More calls for government intervention following heavy rainfall

More calls for government intervention following heavy rainfall
Free State Agriculture has joined other industry bodies in calling on government to mitigate the damage caused by excessive rainfall in some regions of the country, particularly the Free State and North West provinces. Photo: FW Archive
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Free State Agriculture (FSA) has joined the chorus of voices calling for government intervention to mitigate the damage suffered by farmers following heavy rainfall across the province.

According to FSA, at least 60% of the crops planted in the western Free State were at risk as a result of serious flood damage.

“Urgent intervention is going to be needed to assist in keeping flood-ravaged farmers in the Lejweleputswa district on their land,” said Jakkals le Roux, FSA representative for the Nala Local Municipality, covering the major maize production districts of Wesselsbron and Bothaville.

According to a statement by the organisation, extensive flood damage was also reported in the Tokologo Local Municipality encompassing Hertzogville and Christiana, in the Tswelopele Local Municipality including the Bultfontein and Wesselsbron districts, and the Masilonyana Local Municipality where the wall of a mine tailings collapsed, flooding large tracts of farmland.

FSA had appealed to the Lejweleputswa district disaster management officer to mobilise staff to conduct an assessment of the extent of the damage.

According to the statement, FSA will be attending a meeting with the MECs for agriculture, police, roads, and transport on 11 January to discuss rapidly deteriorating roads infrastructure in the region, as well as the flood damage.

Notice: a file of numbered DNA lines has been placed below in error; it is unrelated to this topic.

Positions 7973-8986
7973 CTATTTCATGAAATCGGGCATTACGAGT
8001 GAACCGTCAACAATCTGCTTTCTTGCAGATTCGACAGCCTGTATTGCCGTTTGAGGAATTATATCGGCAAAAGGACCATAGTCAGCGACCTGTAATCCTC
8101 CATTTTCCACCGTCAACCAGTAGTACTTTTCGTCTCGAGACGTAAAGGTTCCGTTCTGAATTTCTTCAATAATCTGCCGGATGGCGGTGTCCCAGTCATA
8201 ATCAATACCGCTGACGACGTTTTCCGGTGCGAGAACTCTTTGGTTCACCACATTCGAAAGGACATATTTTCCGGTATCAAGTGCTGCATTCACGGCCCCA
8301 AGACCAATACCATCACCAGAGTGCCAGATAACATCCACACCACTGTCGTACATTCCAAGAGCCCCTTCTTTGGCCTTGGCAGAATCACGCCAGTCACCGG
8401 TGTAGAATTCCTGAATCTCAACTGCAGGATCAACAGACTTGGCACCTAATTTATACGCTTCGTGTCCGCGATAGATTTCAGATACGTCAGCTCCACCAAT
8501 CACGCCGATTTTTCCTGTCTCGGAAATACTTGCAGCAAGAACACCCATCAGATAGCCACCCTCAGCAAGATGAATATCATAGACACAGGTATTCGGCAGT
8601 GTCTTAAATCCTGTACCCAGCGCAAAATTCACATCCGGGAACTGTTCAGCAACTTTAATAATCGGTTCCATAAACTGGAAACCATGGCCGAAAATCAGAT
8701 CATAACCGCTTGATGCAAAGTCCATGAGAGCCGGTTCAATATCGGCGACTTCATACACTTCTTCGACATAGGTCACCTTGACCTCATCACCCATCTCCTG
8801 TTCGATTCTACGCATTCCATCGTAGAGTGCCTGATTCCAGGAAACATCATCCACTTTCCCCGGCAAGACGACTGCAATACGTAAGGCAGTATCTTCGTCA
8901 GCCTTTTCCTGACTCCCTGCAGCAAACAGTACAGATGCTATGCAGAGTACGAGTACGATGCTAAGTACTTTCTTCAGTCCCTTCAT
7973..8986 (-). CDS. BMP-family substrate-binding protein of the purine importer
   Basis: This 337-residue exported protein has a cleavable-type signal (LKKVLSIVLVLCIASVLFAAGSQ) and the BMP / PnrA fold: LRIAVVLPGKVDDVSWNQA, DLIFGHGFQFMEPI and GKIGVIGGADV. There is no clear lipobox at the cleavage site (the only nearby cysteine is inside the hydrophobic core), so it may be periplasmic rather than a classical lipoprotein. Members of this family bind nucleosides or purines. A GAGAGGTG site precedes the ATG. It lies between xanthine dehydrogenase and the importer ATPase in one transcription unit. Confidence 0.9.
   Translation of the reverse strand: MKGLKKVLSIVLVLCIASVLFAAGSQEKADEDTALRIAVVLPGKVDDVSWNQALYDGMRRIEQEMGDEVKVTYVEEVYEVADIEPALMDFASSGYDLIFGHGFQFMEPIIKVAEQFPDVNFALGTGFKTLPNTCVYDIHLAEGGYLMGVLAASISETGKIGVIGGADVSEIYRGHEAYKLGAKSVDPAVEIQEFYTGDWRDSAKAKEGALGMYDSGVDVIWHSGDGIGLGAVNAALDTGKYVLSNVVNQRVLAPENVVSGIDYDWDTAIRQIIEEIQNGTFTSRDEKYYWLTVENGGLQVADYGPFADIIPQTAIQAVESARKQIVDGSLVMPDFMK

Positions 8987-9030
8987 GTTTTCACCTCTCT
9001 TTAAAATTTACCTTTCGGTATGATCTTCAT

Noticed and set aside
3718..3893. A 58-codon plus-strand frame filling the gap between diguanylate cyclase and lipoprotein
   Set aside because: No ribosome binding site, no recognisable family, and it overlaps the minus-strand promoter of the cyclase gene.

“Even if it dries out sufficiently, after historically record high rainfall in many parts of the Free State, it is too late to replant maize, soya bean, and even sunflowers,” Le Roux said.

“Where crops have survived, they are competing with vigorous weed growth, [while] all fertiliser has leached away, requiring expensive foliar feeding, or surface spreading.”

Farmer’s Weekly previously reported that Francois Strydom, chairperson of Agbiz and CEO of Senwes, said that the organisation would lobby government to declare a state of disaster in the affected areas.

He said excessive rainfall caused damage in virtually every part of the summer grain production area, especially in the western Free State and North West.

Corné Louw, Grain SA’s head of applied economics and member services, said the association was currently in the process of evaluating the situation and trying to establish the extent of the damage.

“It’s still too early to properly comment on the matter. However, it is already a fact that it is extremely wet, and we have seen more hail damage than usual at this time of year.”

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